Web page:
AR: As mentioned before, through the winter, most folks are feeding some alfalfa or other hay to supplement the available dry and new grass. If we get no rain at all this year, obviously that hay feeding will continue until fall at the earliest. If we get some rain, it will take a while for that to germinate and grow forage suitable for animal feed. It may also be hard for some nutritious grass species to outcompete the more invasive and less palatable species such as medusahead and yellow starthistle, which grow later than the early germinating annual grass and flowering plants species, known by the technical term forb, like vetch, oats, ryegrass, and brome. Although our poultry and swine do not rely on grass or forage as much as sheep and cattle do, we still count on them for the nutrients they provide and, ultimately the quality and flavor profile of our final product.

SW: Are their any health concerns associated with drought and animals?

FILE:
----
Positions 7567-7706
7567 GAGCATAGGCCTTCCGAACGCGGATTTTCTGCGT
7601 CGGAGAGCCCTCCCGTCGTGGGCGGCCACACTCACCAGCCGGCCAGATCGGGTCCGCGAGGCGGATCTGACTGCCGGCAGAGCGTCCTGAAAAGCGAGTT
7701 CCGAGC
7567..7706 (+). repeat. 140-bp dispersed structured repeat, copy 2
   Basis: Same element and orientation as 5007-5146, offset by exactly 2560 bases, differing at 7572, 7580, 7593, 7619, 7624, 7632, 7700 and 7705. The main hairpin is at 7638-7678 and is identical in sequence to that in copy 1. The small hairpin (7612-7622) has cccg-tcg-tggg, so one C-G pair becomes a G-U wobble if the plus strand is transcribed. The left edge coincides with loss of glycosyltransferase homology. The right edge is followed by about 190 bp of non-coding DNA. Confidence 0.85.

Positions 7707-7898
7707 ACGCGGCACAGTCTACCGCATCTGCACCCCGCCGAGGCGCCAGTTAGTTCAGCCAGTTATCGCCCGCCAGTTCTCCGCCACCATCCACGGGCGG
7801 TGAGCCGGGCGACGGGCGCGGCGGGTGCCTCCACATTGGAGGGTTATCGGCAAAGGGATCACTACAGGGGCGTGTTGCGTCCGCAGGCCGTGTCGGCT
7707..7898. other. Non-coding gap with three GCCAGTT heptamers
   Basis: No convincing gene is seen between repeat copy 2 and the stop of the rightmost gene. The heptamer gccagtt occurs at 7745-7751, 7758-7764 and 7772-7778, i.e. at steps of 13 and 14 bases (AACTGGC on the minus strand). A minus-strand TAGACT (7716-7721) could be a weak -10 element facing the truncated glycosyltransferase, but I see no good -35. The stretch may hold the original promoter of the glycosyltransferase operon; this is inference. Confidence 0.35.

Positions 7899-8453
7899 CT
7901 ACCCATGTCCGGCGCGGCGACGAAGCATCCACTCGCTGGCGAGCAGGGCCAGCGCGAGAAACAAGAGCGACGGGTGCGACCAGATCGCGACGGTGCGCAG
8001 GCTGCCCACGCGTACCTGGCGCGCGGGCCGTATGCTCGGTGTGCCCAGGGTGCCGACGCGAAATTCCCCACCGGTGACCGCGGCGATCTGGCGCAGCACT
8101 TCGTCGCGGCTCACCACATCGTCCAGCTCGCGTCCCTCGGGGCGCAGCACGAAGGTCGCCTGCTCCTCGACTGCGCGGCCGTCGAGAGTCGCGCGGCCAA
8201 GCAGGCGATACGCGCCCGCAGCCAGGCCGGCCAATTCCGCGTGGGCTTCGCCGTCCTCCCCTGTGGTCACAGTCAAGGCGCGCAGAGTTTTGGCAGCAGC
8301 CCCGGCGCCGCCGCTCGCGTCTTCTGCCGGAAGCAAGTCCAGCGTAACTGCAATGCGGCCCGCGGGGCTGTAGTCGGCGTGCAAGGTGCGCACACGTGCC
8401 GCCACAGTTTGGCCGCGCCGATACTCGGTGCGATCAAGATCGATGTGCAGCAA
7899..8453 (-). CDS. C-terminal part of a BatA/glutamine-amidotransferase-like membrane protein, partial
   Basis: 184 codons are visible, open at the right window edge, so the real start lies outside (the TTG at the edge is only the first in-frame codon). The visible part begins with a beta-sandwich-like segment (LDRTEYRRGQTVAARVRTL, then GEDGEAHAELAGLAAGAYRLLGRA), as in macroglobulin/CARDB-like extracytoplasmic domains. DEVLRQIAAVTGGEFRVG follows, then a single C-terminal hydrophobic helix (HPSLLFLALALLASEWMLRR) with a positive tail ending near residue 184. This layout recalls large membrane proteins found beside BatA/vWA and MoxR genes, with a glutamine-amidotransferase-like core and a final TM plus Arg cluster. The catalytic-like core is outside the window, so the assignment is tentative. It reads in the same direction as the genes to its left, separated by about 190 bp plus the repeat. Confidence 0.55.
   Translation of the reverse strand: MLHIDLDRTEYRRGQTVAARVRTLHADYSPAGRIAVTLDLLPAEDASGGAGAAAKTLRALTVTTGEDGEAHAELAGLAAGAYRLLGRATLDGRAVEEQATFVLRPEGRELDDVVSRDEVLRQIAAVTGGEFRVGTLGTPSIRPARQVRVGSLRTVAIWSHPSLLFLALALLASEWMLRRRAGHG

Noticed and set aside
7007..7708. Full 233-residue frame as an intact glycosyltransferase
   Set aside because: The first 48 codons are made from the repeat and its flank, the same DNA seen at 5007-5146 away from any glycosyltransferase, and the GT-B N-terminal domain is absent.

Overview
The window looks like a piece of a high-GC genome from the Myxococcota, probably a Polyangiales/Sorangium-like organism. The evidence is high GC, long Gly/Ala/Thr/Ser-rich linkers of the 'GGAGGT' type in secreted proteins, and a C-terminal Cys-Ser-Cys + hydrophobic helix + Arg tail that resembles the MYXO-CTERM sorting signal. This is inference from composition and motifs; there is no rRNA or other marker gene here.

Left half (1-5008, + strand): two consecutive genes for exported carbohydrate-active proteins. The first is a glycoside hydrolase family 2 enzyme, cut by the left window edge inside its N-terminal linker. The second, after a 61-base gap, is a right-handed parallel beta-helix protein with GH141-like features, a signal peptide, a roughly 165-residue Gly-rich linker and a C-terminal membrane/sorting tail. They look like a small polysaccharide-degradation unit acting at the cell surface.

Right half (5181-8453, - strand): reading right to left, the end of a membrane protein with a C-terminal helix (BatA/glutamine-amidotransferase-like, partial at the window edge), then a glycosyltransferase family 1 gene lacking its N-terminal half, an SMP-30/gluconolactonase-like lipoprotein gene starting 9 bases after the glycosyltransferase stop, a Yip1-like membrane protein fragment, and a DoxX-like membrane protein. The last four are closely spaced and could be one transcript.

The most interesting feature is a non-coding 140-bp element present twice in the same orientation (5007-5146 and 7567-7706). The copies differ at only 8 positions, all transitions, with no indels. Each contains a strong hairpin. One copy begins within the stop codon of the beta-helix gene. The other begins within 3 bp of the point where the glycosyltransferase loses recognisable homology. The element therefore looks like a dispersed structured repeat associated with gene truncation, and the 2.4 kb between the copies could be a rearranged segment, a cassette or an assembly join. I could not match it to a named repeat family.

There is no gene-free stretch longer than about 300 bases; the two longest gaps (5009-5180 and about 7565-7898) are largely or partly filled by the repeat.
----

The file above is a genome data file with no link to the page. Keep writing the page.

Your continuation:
AR: The lack of protein and good available forage can make it more challenging to maintain what we refer to as an animals “condition.” We will begin to see more animals in poor condition as the drought continues and as the cost of hay inhibits a ranchers’ ability to maintain their animals in good condition. That’s when you start to see animals become less able to defend against infection and disease, much as you would with humans. A lot of ranchers begin to implement drought plans to avoid this from happening. A drought plan can involve selling off or culling low-producing or older animals earlier than would normally occur, finding new pasture, or weaning calves or lambs earlier to reduce the stress on the milking mothers.